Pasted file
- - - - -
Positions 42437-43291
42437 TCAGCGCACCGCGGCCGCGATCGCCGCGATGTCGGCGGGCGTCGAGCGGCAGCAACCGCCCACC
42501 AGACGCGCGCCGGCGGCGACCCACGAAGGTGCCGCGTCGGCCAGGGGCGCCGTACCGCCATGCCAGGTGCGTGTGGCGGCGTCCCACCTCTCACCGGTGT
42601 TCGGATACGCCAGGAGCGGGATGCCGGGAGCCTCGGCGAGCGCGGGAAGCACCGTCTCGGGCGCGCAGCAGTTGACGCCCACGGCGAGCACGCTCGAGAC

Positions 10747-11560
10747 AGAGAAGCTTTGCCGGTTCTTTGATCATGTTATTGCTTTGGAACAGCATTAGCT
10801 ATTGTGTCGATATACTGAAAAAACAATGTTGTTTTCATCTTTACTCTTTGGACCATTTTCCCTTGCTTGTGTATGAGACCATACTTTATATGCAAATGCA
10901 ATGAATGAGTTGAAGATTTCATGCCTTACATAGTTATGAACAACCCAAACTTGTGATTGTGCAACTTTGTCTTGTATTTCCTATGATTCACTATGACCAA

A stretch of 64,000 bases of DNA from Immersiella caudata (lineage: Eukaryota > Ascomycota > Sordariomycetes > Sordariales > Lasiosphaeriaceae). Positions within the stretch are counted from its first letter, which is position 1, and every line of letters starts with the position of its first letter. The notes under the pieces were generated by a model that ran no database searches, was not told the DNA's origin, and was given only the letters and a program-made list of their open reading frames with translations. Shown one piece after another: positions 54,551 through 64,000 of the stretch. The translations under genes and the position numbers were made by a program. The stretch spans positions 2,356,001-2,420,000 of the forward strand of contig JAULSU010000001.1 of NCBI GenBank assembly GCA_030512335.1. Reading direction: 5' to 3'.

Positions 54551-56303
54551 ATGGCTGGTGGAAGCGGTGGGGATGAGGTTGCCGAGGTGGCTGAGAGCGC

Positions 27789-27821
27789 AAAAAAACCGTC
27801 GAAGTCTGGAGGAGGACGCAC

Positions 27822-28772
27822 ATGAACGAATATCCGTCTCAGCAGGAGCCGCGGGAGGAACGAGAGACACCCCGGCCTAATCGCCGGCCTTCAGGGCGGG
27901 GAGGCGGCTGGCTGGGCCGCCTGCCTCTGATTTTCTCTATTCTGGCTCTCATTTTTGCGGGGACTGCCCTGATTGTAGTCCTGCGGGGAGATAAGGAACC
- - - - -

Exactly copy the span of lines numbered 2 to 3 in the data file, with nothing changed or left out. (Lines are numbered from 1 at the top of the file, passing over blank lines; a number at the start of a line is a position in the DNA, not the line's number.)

42437 TCAGCGCACCGCGGCCGCGATCGCCGCGATGTCGGCGGGCGTCGAGCGGCAGCAACCGCCCACC
42501 AGACGCGCGCCGGCGGCGACCCACGAAGGTGCCGCGTCGGCCAGGGGCGCCGTACCGCCATGCCAGGTGCGTGTGGCGGCGTCCCACCTCTCACCGGTGT